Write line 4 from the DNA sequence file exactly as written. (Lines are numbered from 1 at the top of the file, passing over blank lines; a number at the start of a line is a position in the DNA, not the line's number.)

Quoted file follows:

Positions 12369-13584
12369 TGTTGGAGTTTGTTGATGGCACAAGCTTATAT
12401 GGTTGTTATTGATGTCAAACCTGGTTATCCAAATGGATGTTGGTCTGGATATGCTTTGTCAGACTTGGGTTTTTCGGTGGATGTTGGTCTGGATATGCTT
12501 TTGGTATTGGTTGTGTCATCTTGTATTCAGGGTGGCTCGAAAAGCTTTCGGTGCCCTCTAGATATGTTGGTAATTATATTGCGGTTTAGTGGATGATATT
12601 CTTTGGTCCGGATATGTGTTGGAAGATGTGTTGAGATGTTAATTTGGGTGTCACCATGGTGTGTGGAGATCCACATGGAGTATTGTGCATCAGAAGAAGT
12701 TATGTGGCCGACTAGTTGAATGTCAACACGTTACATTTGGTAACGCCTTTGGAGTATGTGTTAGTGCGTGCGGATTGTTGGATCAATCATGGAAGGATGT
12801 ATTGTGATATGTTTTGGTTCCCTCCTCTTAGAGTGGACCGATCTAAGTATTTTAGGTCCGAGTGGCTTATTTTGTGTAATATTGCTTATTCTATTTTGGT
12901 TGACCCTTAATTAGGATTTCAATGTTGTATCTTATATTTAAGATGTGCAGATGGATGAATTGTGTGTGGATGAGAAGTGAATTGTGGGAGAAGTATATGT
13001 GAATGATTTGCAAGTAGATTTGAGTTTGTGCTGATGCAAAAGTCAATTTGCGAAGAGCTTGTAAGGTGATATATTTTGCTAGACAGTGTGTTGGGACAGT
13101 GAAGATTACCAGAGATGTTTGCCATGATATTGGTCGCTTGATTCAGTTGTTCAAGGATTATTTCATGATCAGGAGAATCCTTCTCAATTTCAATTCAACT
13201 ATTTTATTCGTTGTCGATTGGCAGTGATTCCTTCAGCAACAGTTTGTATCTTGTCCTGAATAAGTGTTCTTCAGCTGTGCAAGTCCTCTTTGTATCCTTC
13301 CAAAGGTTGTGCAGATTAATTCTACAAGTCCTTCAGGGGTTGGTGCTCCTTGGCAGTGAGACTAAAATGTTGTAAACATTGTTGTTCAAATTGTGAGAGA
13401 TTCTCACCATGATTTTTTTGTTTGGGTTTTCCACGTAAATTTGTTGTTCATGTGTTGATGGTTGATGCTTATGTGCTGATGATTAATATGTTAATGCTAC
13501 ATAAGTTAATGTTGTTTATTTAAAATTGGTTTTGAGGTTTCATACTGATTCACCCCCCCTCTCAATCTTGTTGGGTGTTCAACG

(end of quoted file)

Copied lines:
12501 TTGGTATTGGTTGTGTCATCTTGTATTCAGGGTGGCTCGAAAAGCTTTCGGTGCCCTCTAGATATGTTGGTAATTATATTGCGGTTTAGTGGATGATATT